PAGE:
However, Thomas, a disciple, is not present when Jesus breaks into the room and does not believe the others actually saw Jesus (John 20:24-25). Thomas says, “Listen boys, I have to see Jesus and touch his wounds for myself before I will believe this fairy tale you are telling me” (see John 20:25). We have all had friends who have told us crazy stories that we fell for. Maybe Thomas was known as the gullible one who would believe anything, but this time he is not falling for it. Maybe Thomas cannot get his mind wrapped around Jesus rising from the dead. Whatever the reason, Thomas has his doubts and asks the other disciples to prove it. For a week, the disciples try convincing Thomas that they are telling the truth, though he just does not believe them.
A week after Jesus’s first appearance, the disciples, including Thomas, are locked in the room, and just as they said, Jesus enters the room without opening any doors and says, “Peace be with you” (John 20:26). Then Jesus turns to Thomas and says, “Put your finger here and see my hands. Reach out your hand and put it in my side. Do not doubt but believe.” Then Thomas says, “My Lord and my God!” (John 20:27-28 NRSV). Thomas gets to see Jesus’s hands, feet, and side where he was nailed to the cross and stabbed. He gets up close and personal and sees Jesus’s wounds, and therefore, he believes.
Thomas sees Jesus, his Lord and his God, within the context of the human condition—as a broken individual—and yet he overcomes the grave for our sake. In The Disabled God: Toward a Liberatory Theology of Disability, Nancy L. Eiesland writes, “The disabled God emerges in the particular situation in which people with disabilities and others who care [for them] find themselves as they try to live out their faith and to fulfill their calling to live ordinary lives of worth and dignity.”[ii] If people with disabilities are able to imagine God as being disabled, then they are able to see themselves in the image of God, which enforces the important truth that they are a part of God’s good creation. Thomas sees his God taking the form of a human, suffering greatly for his sins, and still claiming victory over the grave.
This is what makes the resurrection so powerful. Jesus conquers the grave but still has his scars. The disciples really could see and touch his wounds. When you deal with your own addictions—drugs, alcohol, Facebook games, gambling, shopping, food, or [whatever “it” is], you still have to fight daily urges and impulses. You still have the scars of your past decisions. You still have the memory and the guilt. However, here is the game changer: Jesus knows our pain and suffering and has the scars to prove it, yet he rises from the dead and ascends into heaven to God the Father. God is not trying to pull a fast one over on us; Jesus really did die on the cross. It was not a magic trick; Jesus really was not breathing in the tomb. Jesus did not have a stunt double; Jesus really did die and rise after three days.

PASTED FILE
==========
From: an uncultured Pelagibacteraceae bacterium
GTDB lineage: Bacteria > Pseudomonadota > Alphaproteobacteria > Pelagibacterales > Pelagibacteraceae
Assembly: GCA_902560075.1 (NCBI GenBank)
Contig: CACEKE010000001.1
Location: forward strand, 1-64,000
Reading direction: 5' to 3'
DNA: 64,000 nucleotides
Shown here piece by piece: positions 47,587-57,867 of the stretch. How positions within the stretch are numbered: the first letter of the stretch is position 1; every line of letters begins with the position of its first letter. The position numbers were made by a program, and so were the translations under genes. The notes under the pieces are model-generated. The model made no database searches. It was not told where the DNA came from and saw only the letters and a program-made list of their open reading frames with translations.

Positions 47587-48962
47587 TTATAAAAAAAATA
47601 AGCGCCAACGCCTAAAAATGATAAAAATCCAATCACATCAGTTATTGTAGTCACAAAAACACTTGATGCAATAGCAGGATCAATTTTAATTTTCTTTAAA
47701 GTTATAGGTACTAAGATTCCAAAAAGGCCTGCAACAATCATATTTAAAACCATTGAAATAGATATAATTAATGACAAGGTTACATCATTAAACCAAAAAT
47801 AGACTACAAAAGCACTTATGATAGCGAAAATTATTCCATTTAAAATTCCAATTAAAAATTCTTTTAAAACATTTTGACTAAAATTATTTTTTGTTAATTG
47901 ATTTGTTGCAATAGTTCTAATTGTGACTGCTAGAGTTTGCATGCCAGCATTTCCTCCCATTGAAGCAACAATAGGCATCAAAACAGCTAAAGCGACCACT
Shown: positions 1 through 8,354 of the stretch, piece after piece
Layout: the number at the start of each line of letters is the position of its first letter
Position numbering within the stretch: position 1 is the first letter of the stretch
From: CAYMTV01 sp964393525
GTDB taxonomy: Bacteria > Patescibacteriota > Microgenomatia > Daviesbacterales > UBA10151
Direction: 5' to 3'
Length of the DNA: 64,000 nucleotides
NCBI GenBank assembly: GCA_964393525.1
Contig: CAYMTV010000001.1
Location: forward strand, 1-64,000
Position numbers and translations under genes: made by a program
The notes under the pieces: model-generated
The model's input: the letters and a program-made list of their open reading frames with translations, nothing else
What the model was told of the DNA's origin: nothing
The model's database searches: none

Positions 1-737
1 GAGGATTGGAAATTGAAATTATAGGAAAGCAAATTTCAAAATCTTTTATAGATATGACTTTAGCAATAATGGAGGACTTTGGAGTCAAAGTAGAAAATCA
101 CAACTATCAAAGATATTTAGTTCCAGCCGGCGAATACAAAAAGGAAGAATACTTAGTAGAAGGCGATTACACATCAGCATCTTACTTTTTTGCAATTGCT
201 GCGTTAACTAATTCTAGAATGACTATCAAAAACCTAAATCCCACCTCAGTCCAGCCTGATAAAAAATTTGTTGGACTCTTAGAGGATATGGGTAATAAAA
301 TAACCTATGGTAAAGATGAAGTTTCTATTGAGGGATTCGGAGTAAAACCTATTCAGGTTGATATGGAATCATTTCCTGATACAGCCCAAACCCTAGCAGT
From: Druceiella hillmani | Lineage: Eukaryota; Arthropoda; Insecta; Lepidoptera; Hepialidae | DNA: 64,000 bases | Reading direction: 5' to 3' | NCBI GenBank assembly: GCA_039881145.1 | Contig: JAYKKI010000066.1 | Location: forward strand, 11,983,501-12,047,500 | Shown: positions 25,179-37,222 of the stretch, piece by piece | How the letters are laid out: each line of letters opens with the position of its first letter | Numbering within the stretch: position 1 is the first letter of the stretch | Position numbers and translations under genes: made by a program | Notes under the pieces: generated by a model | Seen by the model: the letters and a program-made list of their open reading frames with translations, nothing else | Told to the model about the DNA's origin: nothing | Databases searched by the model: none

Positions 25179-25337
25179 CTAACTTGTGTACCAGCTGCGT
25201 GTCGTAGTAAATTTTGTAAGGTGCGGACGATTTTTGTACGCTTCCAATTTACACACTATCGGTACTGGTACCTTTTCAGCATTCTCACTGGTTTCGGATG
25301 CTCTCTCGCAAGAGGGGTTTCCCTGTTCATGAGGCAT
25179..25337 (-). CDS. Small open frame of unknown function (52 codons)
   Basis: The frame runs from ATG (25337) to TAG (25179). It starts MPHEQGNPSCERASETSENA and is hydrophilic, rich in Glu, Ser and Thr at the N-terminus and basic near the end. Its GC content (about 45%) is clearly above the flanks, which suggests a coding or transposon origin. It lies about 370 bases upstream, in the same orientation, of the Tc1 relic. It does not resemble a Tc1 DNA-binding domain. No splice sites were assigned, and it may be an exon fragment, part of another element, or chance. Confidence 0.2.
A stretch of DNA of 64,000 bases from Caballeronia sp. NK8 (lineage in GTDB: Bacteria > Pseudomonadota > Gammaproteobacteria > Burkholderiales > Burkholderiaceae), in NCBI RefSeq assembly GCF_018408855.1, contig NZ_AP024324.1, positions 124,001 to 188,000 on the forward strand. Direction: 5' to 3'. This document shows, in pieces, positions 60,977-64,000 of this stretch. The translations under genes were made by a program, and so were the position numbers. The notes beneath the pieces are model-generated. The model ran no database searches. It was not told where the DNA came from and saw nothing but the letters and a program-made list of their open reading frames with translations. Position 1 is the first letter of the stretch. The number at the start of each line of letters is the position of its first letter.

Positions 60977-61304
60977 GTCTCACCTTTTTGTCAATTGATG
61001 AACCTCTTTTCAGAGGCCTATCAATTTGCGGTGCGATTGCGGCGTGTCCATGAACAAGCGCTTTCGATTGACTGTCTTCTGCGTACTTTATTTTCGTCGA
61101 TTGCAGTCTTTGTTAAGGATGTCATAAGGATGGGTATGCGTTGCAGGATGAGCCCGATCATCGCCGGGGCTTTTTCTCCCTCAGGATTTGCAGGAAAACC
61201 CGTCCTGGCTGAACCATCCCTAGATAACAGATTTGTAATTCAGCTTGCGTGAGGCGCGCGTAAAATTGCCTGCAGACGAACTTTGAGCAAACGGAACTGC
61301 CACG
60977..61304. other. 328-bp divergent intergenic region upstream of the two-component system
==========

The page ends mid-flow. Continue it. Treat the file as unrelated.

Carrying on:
In the same way, you fall and rise time after time again. You fall for the world’s lies, but then you realize the hard truth and you turn back to the Lord. You become addicted to drugs, alcohol, Facebook games, gambling, shopping, or [whatever “it” is], but then you realize it is hurting yourself and others and you turn back to the Lord. You submerge yourself in your brokenness—depression, anxiety, post-traumatic stress disorder, physical limitations or [whatever “it” is], but then you realize God loves you, despite your brokenness, and you turn back to the Lord. The power of the resurrection is that Jesus falls aside us, and he picks us up time after time again!
Thanks be to God!
Dear Heavenly Father, thank you for conquering the grave through Jesus’s crucifixion, death, and resurrection. Help us to turn away from the world’s lies and addictions. Lift us up from our brokenness into your loving arms. Reveal the power of the resurrection through our actions. Thank you for coming alongside us and picking us up, time after time. Amen.
[i] Craig S. Keener, The Gospel of John: A Commentary, 2 vols. (Peabody, MA: Hendrickson, 2005), 1200.
[ii] Nancy L. Eiesland, The Disabled God: Toward a Liberatory Theology of Disability (Nashville: Abingdon Press, 1994), 98.